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23:13 GMT +3 hours19 December 2014
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Medvedev backs Putin for Russian president

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Russian President Dmitry Medvedev has proposed Prime Minister Vladimir Putin to run for president in next year’s election, ending speculation over which man would run for the post. Russian Orthodox Church hailed the ruling tandem swap and said it was held in a “peaceful and highly moral way”. “It’s wonderful that the ruling tandem reshuffled in such a highly-moral way in front of many people that saw the president’s and the premier’s good intentions,” Vsevolod Chaplin, head of the Russian Orthodox Church's press office said.

Russian President Dmitry Medvedev has proposed Prime Minister Vladimir Putin to run for president in next year's election, ending months of speculation over which man would run for the post.

Speaking at the annual congress of the ruling United Russia party on Saturday, Medvedev said he was ready to make way for Putin and do "practical work in the government." That means Putin could still be running Russia in 2024.

Earlier, Putin told the congress that Medvedev should top the party's list of candidates in parliamentary elections on December 4.

The United Russia convention voted almost unanimously to put Medvedev on top of the elections list - 582 votes were cast for the suggestions with only one vote against. Four ballots were considered invalid. The party is led by Putin and dominates Russian politics.

"Given the offer to head the party list and engage in party work, and given a successful run at the elections... I believe that it would be appropriate if the congress approved Vladimir Putin's candidacy for the post of the president of Russia," Medvedev said to a prolonged standing ovation at Moscow's gigantic Luzhniki sports complex.

"This applause spares me the need to explain what experience and authority Vladimir Vladimirovich Putin possesses," he told thousands of flag-waving delegates.

Putin was constitutionally barred from standing for a third consecutive term in 2008 and anointed Medvedev as his successor.

"I have often been asked: when are you going to make up your mind?... Vladimir Vladimirovich and I have sometimes been asked: have you fallen out with each other?"

"What we propose to the congress is a deeply thought-out decision," Medvedev said. "We were actually discussing this course of action as early as when our union was being formed."

There had been intense speculation that Putin may seek a return to the Kremlin when elections are held in March next year. Both Putin, 58, and Medvedev, 46, have said they could stand for president, but ruled out running against each other.

Medvedev said he would be ready to take over from Putin as prime minister if United Russia were to win in the December polls.

Putin took the floor after the announcement to address concerns over population decline and unemployment.

"I want to thank you for the positive reaction to the proposal for me to run for Russian president," Putin said. "For me this is a great honor."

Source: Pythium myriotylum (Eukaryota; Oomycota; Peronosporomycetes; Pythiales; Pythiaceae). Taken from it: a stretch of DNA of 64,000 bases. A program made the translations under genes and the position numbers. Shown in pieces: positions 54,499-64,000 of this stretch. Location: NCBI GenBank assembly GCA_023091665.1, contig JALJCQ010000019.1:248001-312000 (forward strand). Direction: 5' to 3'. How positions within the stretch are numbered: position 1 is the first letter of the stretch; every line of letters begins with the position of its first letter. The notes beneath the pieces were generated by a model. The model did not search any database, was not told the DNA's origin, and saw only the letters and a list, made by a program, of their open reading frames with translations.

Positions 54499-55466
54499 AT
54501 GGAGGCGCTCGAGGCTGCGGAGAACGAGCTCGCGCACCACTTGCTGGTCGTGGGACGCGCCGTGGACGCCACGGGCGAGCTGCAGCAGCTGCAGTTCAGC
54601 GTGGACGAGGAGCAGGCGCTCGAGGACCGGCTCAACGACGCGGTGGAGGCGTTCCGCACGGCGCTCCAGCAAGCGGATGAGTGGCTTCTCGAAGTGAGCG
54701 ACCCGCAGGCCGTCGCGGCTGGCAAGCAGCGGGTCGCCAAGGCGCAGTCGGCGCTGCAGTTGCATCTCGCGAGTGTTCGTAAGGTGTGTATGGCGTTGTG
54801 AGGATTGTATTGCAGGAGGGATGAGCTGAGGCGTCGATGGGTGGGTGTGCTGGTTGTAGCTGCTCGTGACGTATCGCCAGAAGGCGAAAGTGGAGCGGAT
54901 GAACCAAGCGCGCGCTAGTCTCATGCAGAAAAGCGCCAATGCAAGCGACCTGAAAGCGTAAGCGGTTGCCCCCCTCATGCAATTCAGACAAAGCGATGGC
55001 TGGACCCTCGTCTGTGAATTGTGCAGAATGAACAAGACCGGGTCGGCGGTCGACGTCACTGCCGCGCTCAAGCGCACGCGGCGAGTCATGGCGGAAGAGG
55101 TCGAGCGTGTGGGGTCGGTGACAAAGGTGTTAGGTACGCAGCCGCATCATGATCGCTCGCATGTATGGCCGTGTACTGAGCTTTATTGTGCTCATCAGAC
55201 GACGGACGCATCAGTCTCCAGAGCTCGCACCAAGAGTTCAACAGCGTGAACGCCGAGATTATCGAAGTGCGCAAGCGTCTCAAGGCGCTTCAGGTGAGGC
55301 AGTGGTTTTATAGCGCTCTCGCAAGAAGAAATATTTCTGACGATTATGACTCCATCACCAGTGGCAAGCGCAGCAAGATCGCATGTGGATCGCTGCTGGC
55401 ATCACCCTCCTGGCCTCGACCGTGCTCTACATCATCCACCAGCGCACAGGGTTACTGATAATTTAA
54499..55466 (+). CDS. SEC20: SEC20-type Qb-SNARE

The premier said he had "no doubts" Medvedev would form a "new, effective, young and energetic" cabinet when he headed Russia's government and "continue his work on modernizing all aspects of our lives."

Russian Orthodox Church hailed the ruling tandem swap and said it was held in a “peaceful and highly moral way”. “It’s wonderful that the ruling tandem reshuffled in such a highly-moral way in front of many people that saw the president’s and the premier’s good intentions,” Vsevolod Chaplin, head of the Russian Orthodox Church's press office said.

The United Russia's congress closes on Saturday and will reopen in mid-December to sum up the results of the State Duma elections.

'Unoriginal'

While loyalists described Medvedev's decision to step down as "right and proper," Sergei Mitrokhin, leader of the liberal opposition party Yabloko, said it was "highly unoriginal."

"Commentators had predicted this outcome, and now the solution lies with the Russian people - whether they really want the same to continue for another 12 years," he said.

The head of the Communist Party, Gennady Zyuganov, said the reshuffle was to be expected but "doesn't change anything."

"This is no news to us," he said.

"We expected this outcome,”  flamboyant nationalist Vladimir Zhirinovsky, leader of LDPR party, said.

Others say, however, that the move came as a surprise.

"The situation has radically changed because quite a substantial proportion of people believed Medvedev would be playing his own game," said Boris Nadezhdin, a senior figure in the liberal pro-business Rights Cause party.

Sergei Mironov, leader of A Just Russia party, emphasized that United Russia will remain a political enemy.  “A Just Russia will continue its struggle against United Russia’s monopoly. Political struggle remains on the agenda in our party,” he said.

Political analyst Vyacheslav Nikonov said that Medvedev could replace Putin as president in twelve years, which means that “we know the configuration of power in Russia until 2036.”

Another analyst, Valery Khomyakov, said that billionaire Mikhail Prokhorov, who was ousted as the Right Cause party leader, could become the key opposition candidate in the 2012 elections.

Financial analysts downplayed the impact of the reshuffle, saying the outcome was long-anticipated. However, the move indicates stability in the Russian state power, Dmitry Sulima, a strategic communications specialist said. “And investors always take such news positively,” he added.